Saturday, June 10, 2006

Arab Imperialism, part 2

Since I wrote the last post, I've thought a bit more about the remarkable fact that Islam was born in conquest. Why is this outstanding characteristic of Islam so little remarked upon? Name one other religion, any at all, that was founded, developed and spread widely in the context of imperial conquest. I can't think of any. Other religions had their imperial ambitions and imperial periods, but they always had to wait many centuries before those impulses could be realized in full. No other political philosophy really had its imperial period right from the very beginning. Almost every ideology I can think of had to wait, bide its time, go through a long period of development before it struck for military power...

With the single exception of fascism. Like Islam, fascism only had to wait a decade or two to reach actual political power, absolute power within its own state, followed swiftly by astonishing military conquest. Like Islam, fascism is a powerfully emotional, irrational, mystical, all-encompassing theory of Everything, a dogma that controls minds and states absolutely. The essential political nature of Islam is so widely overlooked. It is not merely just another religion. When anyone criticizes Islam, that person receives an avalanche of crap on his head because to criticize religion is out of bounds. I don't really care about Islam as a religion. If you want to believe that some seventh-century warlord had a chat with an angel in a cave, that's your business. I don't care. It's the political, social and legal theories of Islam that I oppose completely. Islam is not just a religion, it is a theory of government, of society, of law, of everything. That's why it is appropriate to speak of Islamic fascists, or Islamo-fascism.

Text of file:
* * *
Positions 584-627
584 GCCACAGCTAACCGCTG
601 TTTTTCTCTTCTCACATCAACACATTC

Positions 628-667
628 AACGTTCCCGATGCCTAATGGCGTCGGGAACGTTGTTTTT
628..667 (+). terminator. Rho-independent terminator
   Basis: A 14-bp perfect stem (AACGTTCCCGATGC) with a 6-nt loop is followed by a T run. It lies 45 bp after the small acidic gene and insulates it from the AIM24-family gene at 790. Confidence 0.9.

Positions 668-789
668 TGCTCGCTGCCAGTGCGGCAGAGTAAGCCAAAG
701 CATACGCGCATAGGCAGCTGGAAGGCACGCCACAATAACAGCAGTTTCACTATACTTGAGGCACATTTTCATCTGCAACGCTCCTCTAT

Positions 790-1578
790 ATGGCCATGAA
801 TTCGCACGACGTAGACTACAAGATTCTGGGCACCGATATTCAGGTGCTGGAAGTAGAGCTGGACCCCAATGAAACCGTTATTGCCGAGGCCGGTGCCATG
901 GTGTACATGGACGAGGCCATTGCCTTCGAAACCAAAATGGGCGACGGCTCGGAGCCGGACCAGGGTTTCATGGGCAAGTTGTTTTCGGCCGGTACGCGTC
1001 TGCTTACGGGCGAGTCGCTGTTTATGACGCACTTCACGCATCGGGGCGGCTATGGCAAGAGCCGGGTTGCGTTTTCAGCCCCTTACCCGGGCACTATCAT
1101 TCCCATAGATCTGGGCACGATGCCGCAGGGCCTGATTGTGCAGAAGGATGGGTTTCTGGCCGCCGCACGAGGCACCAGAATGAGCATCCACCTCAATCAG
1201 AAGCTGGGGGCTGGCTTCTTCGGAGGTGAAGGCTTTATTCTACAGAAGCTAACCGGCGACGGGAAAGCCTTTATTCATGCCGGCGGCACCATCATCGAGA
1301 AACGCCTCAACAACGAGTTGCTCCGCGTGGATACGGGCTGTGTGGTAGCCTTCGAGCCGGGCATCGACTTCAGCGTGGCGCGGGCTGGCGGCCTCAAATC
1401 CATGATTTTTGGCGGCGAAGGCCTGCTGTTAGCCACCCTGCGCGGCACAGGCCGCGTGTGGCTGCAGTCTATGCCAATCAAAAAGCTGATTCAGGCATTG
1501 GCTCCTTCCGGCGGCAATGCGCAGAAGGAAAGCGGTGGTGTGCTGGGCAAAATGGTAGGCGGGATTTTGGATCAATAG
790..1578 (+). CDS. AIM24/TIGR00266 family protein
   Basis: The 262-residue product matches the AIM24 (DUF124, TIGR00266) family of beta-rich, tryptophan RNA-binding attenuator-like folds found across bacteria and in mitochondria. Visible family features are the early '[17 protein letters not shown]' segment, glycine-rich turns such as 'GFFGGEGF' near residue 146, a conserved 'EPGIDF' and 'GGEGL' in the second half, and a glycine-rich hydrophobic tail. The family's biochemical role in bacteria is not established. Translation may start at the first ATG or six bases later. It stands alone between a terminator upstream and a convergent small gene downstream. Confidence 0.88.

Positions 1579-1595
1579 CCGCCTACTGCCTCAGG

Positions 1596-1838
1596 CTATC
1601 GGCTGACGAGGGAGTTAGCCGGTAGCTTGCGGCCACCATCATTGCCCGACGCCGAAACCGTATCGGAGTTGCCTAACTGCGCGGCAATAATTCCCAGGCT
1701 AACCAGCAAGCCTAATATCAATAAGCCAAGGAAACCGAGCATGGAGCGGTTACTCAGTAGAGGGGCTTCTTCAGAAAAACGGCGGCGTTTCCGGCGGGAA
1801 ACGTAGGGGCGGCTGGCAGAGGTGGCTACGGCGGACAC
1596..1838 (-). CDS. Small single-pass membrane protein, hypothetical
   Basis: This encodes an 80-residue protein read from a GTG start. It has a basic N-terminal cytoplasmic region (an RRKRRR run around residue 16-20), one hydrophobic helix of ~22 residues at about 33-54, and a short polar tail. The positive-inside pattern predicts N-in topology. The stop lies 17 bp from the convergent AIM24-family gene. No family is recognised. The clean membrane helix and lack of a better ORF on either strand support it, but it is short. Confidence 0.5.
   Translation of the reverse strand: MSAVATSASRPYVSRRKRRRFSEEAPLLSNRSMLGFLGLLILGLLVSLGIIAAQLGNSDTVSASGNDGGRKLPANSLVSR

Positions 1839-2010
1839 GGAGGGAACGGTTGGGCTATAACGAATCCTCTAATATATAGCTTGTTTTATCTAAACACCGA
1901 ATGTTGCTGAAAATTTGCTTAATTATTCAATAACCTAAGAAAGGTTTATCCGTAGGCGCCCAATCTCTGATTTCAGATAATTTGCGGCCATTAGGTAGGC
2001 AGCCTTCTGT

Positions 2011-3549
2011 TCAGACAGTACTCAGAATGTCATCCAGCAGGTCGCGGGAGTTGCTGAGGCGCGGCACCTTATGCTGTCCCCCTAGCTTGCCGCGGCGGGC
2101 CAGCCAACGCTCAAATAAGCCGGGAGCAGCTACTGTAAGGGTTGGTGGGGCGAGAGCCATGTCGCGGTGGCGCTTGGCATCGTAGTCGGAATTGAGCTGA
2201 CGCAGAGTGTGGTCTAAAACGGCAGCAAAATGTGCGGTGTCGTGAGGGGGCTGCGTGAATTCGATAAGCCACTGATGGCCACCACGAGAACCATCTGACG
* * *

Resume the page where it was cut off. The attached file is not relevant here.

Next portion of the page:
Islam was created and developed during the foundation and expansion of the Arab Empire. Empire and Islam go together like bread and butter. It is nearly impossible to separate the one from the other. The Koran, the Sunna, the Hadith, these things were all developed and written and explicated during the times of the empire's establishment and expansion. Of course much of what is in them justifies and encourages imperialism, both in temporal power and culture. That period of cultural and political imperialism, because it was so successful, fostered a gigantic, unwieldy superiority complex. Islam must be supreme, it cannot abide competitors. All others must submit, must accept a secondary position. No permanent co-existence on equal terms is possible.

Of course, the central tenet of multiculturalism is that separate communities will maintain their unique cultures, while accepting the idea of permanent, peaceful, co-existence. This is why the growth of Islamic communities in the West is so dangerous. Islam cannot and will never accomodate the one overriding ideal of multiculturalism. Islam will allow other cultures and other religions, but only under the shadow of Islamic law and power, that is, as dhimmis. Islam will never accept the existence of other theories of government, especially not the theory of secular democracy, with the separation of religion and state. No man-made law can be tolerated; it must be replaced with the legislation of God himself, the shariah.

Of course many Muslims do not wish to live under an Islamic imperial government. Many want Islam to remain a religion of private life, and stay out of government. It is a natural human desire to be free of compulsion, to make decisions and live life freely. The trouble is that their numbers are, I think, smaller than those who want Islam to have, at the very least, a large role in public life and law. I don't see how Islam can ever be content to let go of its stranglehold on temporal power, or how it can ever be convinced to give up dreams of conquest, as it was a religion of wordly power, a religion of the conquistador, right from the very start.